Monday Open Thread

“Come, come, my conservative friend, wipe the dew off your spectacles, and see that the world is moving.”

–Elizabeth Cady Stanton

14 Community Comments, Facebook Comments

  1. davebarnes says:

    Today is National Chocolate Milk Day 

  2. MichaelBowman says:

    If your #Job1 is to #MilkTheSheep…(and keep #WhiteProsperityJesus happy)

    Owen Strachan thinks critical race theory is a threat to the Church

    Strachan, who is also a senior fellow with the Family Research Council who once served at Midwestern Baptist Theological Seminary, sees the idea as “demonic.”

    “That’s not found in Scripture. That’s injurious and unjust toward white people, and it will violate and compromise the unity of the church.”

    “If a man stood up in a pulpit and said that before me and said that before my family, I would attempt to talk to him. And I would attempt, if he did not repent of that, to talk to the elders and encourage them to ask him to repent of that. And if he did not do that, I would pursue excommunication as much as I could as a church member. And I would do so with a 100% clean conscience,” he continued. “I pray many people who read this book [will] pursue that action because that is the action that is fitting.”

    In the Church, he warns that “wokeness is spreading like a cancer and it’s training so-called white people who have no racial prejudice in their heart.”

    • JohnInDenver says:

      I wonder how Owen Strachan has missed (or misread) a part of the New Testament that follows what he appears to be concerned about for "discipline in the church"?

      Jesus said we are to forgive others “seventy times seven” in response to Peter’s question, “Lord, how many times shall I forgive my brother when he sins against me? Up to seven times?” (Matthew 18:21-22). To fully understand what Jesus was saying, we must look at the context of the whole chapter, for Jesus was speaking not only about forgiving one another but about Christian character, both in and out of the church. The admonition to forgive our brother seventy times seven follows Jesus’ discourse on discipline in the church (Matthew 18:15-20), in which He lays down the rules for restoring a sinning brother.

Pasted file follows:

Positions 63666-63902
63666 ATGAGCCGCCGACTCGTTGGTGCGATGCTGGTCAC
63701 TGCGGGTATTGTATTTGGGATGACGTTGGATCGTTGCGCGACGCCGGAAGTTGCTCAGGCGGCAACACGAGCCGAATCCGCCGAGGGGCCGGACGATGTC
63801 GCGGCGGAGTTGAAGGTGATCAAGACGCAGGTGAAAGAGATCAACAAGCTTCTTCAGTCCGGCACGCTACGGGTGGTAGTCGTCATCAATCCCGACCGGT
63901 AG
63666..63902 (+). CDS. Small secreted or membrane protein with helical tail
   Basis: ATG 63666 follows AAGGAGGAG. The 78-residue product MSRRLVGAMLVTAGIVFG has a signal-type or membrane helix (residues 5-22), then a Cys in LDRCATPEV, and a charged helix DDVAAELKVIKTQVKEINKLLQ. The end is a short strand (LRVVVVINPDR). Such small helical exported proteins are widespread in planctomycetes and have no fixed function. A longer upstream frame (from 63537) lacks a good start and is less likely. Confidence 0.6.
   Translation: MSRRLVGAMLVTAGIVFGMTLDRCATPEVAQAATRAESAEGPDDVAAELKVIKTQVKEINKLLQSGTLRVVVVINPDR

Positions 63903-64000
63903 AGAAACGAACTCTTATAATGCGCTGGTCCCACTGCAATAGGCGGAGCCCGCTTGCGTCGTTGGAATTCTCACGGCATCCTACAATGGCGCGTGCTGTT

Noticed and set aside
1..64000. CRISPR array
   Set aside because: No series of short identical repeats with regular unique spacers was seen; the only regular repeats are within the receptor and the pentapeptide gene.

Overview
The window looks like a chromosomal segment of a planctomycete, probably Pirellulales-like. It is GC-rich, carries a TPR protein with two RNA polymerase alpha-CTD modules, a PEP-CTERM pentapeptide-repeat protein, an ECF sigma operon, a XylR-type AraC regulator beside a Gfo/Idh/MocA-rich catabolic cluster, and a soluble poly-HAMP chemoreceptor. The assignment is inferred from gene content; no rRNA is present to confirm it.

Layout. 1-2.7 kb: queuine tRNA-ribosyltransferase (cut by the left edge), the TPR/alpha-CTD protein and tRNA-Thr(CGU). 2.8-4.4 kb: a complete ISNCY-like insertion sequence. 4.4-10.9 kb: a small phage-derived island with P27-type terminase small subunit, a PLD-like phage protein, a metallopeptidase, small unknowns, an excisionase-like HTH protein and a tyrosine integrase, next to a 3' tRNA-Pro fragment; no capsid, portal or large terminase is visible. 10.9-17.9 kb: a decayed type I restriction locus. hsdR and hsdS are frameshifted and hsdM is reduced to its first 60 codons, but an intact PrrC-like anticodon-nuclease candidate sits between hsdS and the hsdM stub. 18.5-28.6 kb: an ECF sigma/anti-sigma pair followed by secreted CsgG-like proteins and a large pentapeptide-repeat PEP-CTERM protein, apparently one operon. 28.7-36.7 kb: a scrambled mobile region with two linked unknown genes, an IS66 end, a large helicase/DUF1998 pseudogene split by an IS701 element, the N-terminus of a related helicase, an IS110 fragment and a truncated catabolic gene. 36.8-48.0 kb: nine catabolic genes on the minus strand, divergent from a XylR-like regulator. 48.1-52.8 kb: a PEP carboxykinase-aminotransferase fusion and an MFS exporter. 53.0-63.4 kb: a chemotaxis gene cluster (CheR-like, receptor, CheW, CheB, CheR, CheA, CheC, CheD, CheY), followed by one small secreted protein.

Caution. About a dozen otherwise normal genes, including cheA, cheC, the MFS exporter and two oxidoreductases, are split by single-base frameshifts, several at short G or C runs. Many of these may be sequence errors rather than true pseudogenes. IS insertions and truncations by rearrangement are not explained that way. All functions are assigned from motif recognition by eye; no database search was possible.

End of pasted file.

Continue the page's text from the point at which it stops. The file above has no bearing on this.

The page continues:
With a history of "the most segregated hour in America" being 11 am on Sundays, and an on-going disparity between the lives of believers with White, Black, Brown, and other colors of skin, I think it would make sense to not worry about what the state of some people's heart may be, but to understand there is a need for all of us to repent (turn away from) corruption of the present world and act toward what ought to be.

    • Diogenesdemar says:

      Riiiight??? — Of course racial prejudice doesn't exist any longer, and surely wouldn't be a problem for all the good white folks now, if it wasn't for demonic wokeness creating new racists???

      “wokeness is spreading like a cancer and it’s training so-called white people who have no racial prejudice in their heart.”

      To which the lord replied, "WTF you talkin' about, Brother Strachan?" . . .

      And jesus said, "Let he who is without sin cast out the first wokeness demon." . . . 

       

    • MattC says:

      Is that the preacher who died of covid?

  3. MichaelBowman says:

    This is rich in a War on Rural Colorado kinda way….

    So Xcel wants to build something in the neighborhood of 5,000 megawatts of renewable energy on the eastern plains (arguably a $6-8 billion dollar investment in our rural areas).  The response: Oh hell, nah.  We can't have none of that! 

    County residents largely oppose wind and solar towers at public hearing

    Wind towers cannot be recycled, so when they are done, they are waste.

    Ummm…..neither are your creosote rural electric poles dotting the countryside (but it's a lie that the turbines can't be recycled). 

    [t]hen spoke about the health effects of towers.  She gave the commissioners copies of some material she found on the internet about the health effects of towers.